West Fear Creek
Bald Hill Trail to Nowhere
May 26-27, 2007
We always knew there was a back entrance to West Clear Creek from the mesa just north of the canyon. It's actually an extension of trail #17, which begins at Bull Pen Campground near Camp Verde. Nearly all sources refer back to the Coconino National Forest description of #17 as a 7.5 mile "day hike". Two years ago, we hiked #17 from Bull Pen to the a wonderful red rock campsite at the point where the trail crosses the stream one last time before climbing 1800 feet to the top of the mesa. The measured distance to this point is 4.5 miles. So in theory, it's only another three miles to the upper trailhead, right?
Wrong, wrong and wrong again! And there were many more "surprises" to follow.
Knowing we'd have a long, difficult descent in +90-degree weather, we headed north Friday night and camped at the beginning of the 4WD road. Next morning, we hit the trail just after 8:00 a.m., calculating that even with backpacks and our normal snail's pace, we should reach the river in 2-3 hours.
We found the descent to be difficult, but do-able. The trail drops over the lip of the mesa into a steep-walled drainage composed mostly of ruddy basalt with a nice assortment of tortured spires, dikes and rockfalls. The views into red-walled West Clear Creek with its canopy of lime-green cottonwoods were nothing short of stupendous.
The richness of life in the desert always takes me by surprise. There were more lizards than we could count, including this very handsome earless lizard and the largest chuckwalla we'd ever seen. And we were dazzled by the combination of peach and yellow blossoms on this very large prickly pear.
In about two hours, we reached the bench above West Clear Creek. The sight of the bottle green stream tumbling over countless waterfalls made our mouths water! But instead of dropping into the canyon as we expected, the trail stayed high on the bench for another mile. And then it vanished into a very deep gravel drainage. There were many improvised trails leading down to the stream. We took the last one, clinging to tree roots and skidding on our butts down the steep gravel slope. But while the first dip in the creek was a welcome relief, there was no trail in sight. We were stuck in the canyon bottom, with no way out except downstream. We spent the next three hours boulder-hopping in the stream or hacking our way through thick cat's claw and downed trees along the shore. We passed by many gorgeous pools and perfect red rock campsites — including one pool that was at least 70 feet long — but I was too freaked out to stop for photos.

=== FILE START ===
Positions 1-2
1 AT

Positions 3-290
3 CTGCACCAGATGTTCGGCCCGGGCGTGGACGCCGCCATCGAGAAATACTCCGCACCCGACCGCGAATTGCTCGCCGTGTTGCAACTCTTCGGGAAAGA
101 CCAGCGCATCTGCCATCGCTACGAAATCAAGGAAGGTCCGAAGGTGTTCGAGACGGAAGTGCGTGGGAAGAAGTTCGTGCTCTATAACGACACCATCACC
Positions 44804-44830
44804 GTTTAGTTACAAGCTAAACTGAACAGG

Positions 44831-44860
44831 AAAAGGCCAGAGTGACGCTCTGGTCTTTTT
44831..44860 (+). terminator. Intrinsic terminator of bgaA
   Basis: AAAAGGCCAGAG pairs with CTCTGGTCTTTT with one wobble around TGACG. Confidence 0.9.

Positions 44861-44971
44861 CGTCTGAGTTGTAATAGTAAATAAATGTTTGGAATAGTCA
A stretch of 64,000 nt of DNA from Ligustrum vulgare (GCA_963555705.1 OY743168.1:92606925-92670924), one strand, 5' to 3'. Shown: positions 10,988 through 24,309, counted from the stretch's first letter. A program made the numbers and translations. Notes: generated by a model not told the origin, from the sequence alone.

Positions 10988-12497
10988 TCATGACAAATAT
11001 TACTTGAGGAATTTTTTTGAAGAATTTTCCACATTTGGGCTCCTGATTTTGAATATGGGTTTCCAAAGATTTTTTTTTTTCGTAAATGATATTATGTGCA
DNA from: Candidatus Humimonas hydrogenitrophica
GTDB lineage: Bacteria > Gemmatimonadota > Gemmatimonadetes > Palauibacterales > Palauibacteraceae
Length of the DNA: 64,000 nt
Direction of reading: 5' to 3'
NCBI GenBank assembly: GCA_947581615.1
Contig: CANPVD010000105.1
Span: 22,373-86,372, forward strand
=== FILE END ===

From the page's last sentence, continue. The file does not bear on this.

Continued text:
Finally the stream rounded the bend, the south wall closed in, and the terrain began to look familiar. We met the first other human we'd seen all day just a few yards from the fourth stream crossing and the obvious trail. Since there were already three tents at our favorite spot, we backtracked upstream to enjoy another lovely red bench with a long, deep pool and a noisy waterfall. At approximately 7:30, while we watching the moon rise over the stream, the sky was suddenly lit up by an enormous meteor with a big gold tail.
Feeling more than a little apprehensive, we were up before 5:00 and on the trail by 6:00. The trail was well-marked and we made good use of the cool morning air. And then the trail suddenly veered to the right and degenerated into a little-used scramble down to the streambed. Someone had taken great care to build a number of cairns at this spot, but we knew from experience that there was no trail at the bottom of the cliff. We backtracked and picked up the faint original trail, but it ran out in the same spot as before, on the opposite side of a steep gravel drainage.
We were determined not to go back to the stream, but the sheer pea-gravel walls made it extremely difficult to cross the drainage.
Now we understood why the trail detours around this spot. However, hikers should keep in mind that bushwhacking along the stream adds considerable time and difficulty. Once you drop into the creek, you may not be able to make your way back up, so pack a GPS, topo map, extra food, a water filter, and be prepared to spend the night.
Once we got past the washout, the return hike was no more difficult than the descent, and despite broiling sun and clouds of no-seeums, we made it back to the trailhead before 11:00. I was so glad to see the Taco Ma that I practically kissed her dusty little fenders. A cowboy shower and a cold beer later, all I remembered were the warm fingers of the sun reaching over the red rock walls of West Clear Creek.